Despite the resources out there, some hobbyists just can’t – or won’t – paint their armies. Luckily, someone out there will! But how do you break in…
…and should you?
Greetings on this fine Terrible Tuesday! My name is Brent, and I’m the lone voice behind Strictly Average. Guess all the hugs and gropings scared any prospective partners away, but having cried myself out on that score ages ago let’s just move on.
It’s fair to say the art and science of painting miniatures has taken off these past decades – and frankly, I’m pretty jealous. I could have saved endless hours slapping paint on small models in poor light if only my birth occurred in the Age of the Wash.
You younger hobbyists don’t realize how lucky you have it. Seriously. We all had to invent this crap on the fly; even then, we’d have to wait unit bulletin board systems accessed via 2400 baud modems (screaming fast!) gave way to broadband and the World Wide Web made sharing secrets beyond a local level actually practical.
Does this sound like a, “I walked to school and back both ways in the snow,” story? Yeah, maybe. Whippersnappers, the lot of you!
Even way back when there were those of us to whom painting appeared effortless. It took agonizing hours and many sittings to finish painting my first Ork, something the local prodigy did easily in a few evenings. For a squad.
Those long, frustrating days learning to paint are probably why most of my efforts these last ten years have been toward speed painting techniques, like batching painting, washes, and the like. While I’m not the prodigy and never will be, these days my output is smoking fast while still maintaining a decent standard. My best efforts in this regard – to date – are the Slaanesh Eldar I worked up for the Wargames Con two years back.
That said, I’ve never considered commission painting. It isn’t a natural fit, really, largely because there is more than enough of my own junk to work on without taking on someone else’s. Also, among the painters I most admire, a handful are very successful in that line of work. Since I’m a fan of the shameless plug, here are the folks in question:
1) GMM Studios is my personal favorite, and with Adepticon coming up I’m getting all giddy at the opportunity to see his latest effort! His blog is worth checking out; take your time when you get there.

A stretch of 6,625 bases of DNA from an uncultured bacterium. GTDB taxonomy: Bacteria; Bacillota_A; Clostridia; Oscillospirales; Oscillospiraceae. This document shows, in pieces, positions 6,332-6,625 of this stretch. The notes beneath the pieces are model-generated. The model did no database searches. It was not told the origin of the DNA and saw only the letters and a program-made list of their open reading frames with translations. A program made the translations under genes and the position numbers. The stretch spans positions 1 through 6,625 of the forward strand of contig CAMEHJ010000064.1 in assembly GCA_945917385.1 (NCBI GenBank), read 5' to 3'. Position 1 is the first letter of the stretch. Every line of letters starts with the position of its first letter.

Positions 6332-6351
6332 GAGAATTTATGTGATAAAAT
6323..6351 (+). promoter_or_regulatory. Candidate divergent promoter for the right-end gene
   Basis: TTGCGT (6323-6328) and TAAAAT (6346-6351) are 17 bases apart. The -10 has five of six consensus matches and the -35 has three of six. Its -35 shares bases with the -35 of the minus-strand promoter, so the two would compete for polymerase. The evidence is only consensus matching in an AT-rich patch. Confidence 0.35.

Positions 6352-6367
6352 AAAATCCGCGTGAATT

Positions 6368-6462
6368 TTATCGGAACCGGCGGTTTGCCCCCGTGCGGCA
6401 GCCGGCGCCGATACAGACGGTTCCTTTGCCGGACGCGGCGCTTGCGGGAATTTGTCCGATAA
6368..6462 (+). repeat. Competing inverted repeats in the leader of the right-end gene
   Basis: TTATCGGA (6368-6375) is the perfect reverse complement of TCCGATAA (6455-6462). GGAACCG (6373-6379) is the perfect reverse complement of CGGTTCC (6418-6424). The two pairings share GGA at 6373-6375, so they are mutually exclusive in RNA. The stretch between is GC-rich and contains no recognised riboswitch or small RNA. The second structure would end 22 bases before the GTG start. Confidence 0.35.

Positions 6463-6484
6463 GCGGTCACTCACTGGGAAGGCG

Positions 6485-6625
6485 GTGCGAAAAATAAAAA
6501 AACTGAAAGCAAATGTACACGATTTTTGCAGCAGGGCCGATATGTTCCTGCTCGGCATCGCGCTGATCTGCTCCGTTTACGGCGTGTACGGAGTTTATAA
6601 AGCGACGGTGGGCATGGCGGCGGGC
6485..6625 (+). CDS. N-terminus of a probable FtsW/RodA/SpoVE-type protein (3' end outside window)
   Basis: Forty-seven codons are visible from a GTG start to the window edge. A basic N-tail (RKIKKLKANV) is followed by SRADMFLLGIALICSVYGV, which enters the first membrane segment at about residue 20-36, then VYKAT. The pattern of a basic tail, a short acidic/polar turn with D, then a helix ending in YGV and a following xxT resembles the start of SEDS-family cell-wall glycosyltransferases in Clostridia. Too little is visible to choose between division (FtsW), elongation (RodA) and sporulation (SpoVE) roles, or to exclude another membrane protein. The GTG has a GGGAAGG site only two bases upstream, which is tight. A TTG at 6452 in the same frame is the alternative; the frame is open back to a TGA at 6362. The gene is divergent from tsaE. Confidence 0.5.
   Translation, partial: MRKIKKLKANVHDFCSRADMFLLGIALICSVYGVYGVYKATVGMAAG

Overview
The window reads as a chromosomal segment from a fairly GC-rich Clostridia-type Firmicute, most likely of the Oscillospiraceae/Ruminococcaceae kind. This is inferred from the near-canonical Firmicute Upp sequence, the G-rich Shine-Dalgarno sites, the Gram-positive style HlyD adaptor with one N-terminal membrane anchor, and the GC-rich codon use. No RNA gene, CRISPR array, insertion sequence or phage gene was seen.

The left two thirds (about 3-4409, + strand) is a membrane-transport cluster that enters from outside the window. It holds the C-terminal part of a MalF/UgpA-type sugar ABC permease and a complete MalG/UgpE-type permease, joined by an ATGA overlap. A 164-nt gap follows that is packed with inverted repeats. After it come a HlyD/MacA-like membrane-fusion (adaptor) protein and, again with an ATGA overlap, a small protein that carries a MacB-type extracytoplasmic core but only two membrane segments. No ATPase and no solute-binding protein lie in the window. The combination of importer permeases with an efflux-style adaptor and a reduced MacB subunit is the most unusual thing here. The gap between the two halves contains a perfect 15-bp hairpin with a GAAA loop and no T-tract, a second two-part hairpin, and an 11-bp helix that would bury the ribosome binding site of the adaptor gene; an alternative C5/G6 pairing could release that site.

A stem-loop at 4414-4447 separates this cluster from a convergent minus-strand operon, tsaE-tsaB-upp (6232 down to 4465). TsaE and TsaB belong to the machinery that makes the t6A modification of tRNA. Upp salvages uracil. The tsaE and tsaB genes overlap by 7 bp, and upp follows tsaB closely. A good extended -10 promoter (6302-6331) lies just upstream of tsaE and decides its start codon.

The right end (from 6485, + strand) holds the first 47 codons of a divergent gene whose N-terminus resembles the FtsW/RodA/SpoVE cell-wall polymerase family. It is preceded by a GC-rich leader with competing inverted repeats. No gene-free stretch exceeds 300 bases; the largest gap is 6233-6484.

2) Next Level Painting is next on the list, and this dude is a true talent. His style is similar to GMM, with an emphasis on slick air brush work, but his take on armies is all his own.
3) Lastly, I’d be remiss if I didn’t mention my pal, and co-inventor of the Sadness Doughnut, Goatboy himself! His personal company, Full of Monkey, does graphic design and commission work. He’s unique, as is his work.
Those dudes, among others, are professionals; don’t try this at home. My output may be good, but I simply can’t match the quality and speed they achieve day in and day out. Which is why they can go into business and make a living and I can’t
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That said, I did it anyway!
On a much smaller level, of course; just a few small projects then one big one. During this process, I’ve managed to stumble into a number of mistakes – some obvious, some not so much – which seem now, in hindsight, fairly obvious.
I’m sharing that experience today, primarily because it’s interesting and hobby related, but also because I can imagine a number of you out there have either tried their hand at the odd project or two for someone else, or will in the future.
Learn from my mistakes!
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Here’s how it happened.
I made a deal with CPiQ (the name has been changed to protect the guilty!) to paint his Grey Knights and put some painting toward his Nids in exchange for a boatload of Daemons with which to update my army. Considering I’m not even contemplating updating my Daemons for a few years is a pretty good indication that I tend to take the long view.
It’s hard to pass up a deal.